New law on data protection

The Bundestag passed a new law in the area of data protection on May 20, 2021: The Telecommunications Telemedia Data Protection Act (TTDSG). What exactly does it change now? An overview:

Cookies and tracking      

The new law is intended to finally close the gaps regarding cookies in German law. At least that is the objective.

In the new law, the legislator has transposed the requirements on cookies and tracking from the EU Privacy Directive into national law. This is intended to create more clarity and be better aligned with the GDPR. After all, cookies are used to store personal data. According to federal law, this is now also to be permitted (as in the model: the DSGVO) only if the data subject has "consented on the basis of clear and comprehensive information".

This should still not be necessary for purely functional cookies. Functional cookies are those that are absolutely necessary for the use of the service.

In contrast, the legislator finds the implementation of cookie banners less than satisfactory. The cookie banners are too often far too opaque and the consumer perceives them only as an annoying message that must be quickly clicked away by consent. This would not meet the requirements for consent.

Personal Information Management Services

A draft in which browser manufacturers are strengthened in cookie management with your already implemented "Do Not Track" procedures to protect the consumer was not implemented.

Instead, cookie managers and opt-in procedures should be promoted. What is needed is the creation of a legal framework that leads to the recognition of "Personal Information Management Services" (PIMS) or single sign-on solutions. This would create the necessary consumer trust.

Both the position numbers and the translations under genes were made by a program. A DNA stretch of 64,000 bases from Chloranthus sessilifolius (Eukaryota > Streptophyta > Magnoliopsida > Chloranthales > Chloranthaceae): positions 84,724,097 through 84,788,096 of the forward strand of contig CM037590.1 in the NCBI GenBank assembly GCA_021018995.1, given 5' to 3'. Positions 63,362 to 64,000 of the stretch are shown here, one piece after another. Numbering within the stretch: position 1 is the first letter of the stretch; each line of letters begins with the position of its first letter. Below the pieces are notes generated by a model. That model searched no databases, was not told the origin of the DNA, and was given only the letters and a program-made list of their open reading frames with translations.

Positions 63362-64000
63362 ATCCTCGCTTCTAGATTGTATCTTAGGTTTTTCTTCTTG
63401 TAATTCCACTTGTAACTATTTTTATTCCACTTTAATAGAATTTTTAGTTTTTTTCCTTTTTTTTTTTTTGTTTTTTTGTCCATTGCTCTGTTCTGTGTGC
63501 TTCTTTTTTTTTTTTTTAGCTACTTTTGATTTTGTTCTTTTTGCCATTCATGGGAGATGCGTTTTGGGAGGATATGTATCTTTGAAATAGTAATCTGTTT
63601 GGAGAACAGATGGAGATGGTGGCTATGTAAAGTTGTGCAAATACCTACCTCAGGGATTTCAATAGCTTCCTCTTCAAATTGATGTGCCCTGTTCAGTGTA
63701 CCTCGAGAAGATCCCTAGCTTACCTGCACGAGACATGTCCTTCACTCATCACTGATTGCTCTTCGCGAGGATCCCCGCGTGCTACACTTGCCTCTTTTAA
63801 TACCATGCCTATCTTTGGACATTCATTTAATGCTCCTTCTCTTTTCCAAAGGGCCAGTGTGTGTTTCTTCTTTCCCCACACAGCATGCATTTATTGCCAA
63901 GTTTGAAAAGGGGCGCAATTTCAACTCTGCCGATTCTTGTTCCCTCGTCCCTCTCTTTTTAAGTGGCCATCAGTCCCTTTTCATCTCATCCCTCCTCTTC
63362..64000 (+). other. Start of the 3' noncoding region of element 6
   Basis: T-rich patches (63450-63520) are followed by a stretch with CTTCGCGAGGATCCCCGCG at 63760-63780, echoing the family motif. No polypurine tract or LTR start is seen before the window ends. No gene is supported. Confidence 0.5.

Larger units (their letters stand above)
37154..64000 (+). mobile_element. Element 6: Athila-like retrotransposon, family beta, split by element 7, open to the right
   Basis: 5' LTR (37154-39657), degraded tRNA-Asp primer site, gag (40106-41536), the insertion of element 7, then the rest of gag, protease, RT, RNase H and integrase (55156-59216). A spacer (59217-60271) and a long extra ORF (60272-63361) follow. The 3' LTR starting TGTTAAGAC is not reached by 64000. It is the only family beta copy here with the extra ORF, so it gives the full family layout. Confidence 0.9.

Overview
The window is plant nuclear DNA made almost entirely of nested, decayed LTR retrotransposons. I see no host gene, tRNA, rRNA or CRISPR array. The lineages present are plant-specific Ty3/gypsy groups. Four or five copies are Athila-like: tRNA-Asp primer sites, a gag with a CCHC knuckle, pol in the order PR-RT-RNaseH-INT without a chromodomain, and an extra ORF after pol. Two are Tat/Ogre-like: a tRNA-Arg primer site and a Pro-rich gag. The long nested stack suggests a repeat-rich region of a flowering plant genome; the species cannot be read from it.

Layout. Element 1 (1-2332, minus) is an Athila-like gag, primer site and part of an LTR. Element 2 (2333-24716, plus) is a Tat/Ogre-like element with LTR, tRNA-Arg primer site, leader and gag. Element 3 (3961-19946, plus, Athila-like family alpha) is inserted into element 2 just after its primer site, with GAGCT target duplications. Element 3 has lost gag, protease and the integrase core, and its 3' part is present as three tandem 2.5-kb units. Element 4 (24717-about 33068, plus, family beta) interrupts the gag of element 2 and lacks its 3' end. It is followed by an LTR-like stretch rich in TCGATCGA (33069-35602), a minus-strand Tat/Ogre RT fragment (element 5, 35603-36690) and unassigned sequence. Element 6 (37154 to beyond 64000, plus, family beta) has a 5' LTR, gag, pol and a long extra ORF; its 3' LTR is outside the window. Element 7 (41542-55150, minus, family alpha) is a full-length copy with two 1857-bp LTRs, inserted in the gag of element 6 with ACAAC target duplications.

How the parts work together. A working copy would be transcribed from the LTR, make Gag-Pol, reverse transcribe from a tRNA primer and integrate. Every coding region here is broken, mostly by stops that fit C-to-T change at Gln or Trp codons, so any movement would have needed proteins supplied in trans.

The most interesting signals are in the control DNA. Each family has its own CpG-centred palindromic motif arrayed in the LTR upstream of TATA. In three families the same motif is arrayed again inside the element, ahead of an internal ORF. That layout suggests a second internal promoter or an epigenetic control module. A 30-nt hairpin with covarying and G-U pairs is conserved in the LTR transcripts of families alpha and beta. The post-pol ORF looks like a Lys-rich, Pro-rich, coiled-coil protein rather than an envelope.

However, only those who have no economic self-interest in granting consent and are also independent of companies that might have such an interest (Section 26 TTDSG) are then eligible. In addition, of course, a security concept must be in place.

Misuse of telecommunications equipment

At the same time, the misuse of telecommunications equipment is to be punished more severely. The legislator is thinking here primarily of unnoticed eavesdropping or recording of images, especially if this is not clearly recognizable by the user because devices are used for which this is not the intended use. It is becoming increasingly common for everyday products to be misused for eavesdropping.

In the same way, the fine for number suppression or unauthorized advertising calls will increase.


Critics note that the new law is just much ado about nothing.

The regulation on cookies is a purely formal adoption from the GDPR or the directive, which the German Federal Court of Justice and the European Court of Justice had long been pushing for. The European Directive of 2009 already stipulates when consent must be requested for cookies.

Auxiliary systems that set or prevent consent are also no protection, since operators who want to tap into data have long since relied on technologies other than cookies.

The law has no effect on the powers of data protection officers vis-à-vis public bodies, but this has long been demanded in practice.

In addition, it would still be possible for operators of online services to deny use of the service if consent to data processing is refused, even though it would be possible without consent and data processing.

Overall, therefore, the demand for change and, above all, improvement remains. The new law is only a step in the right direction.


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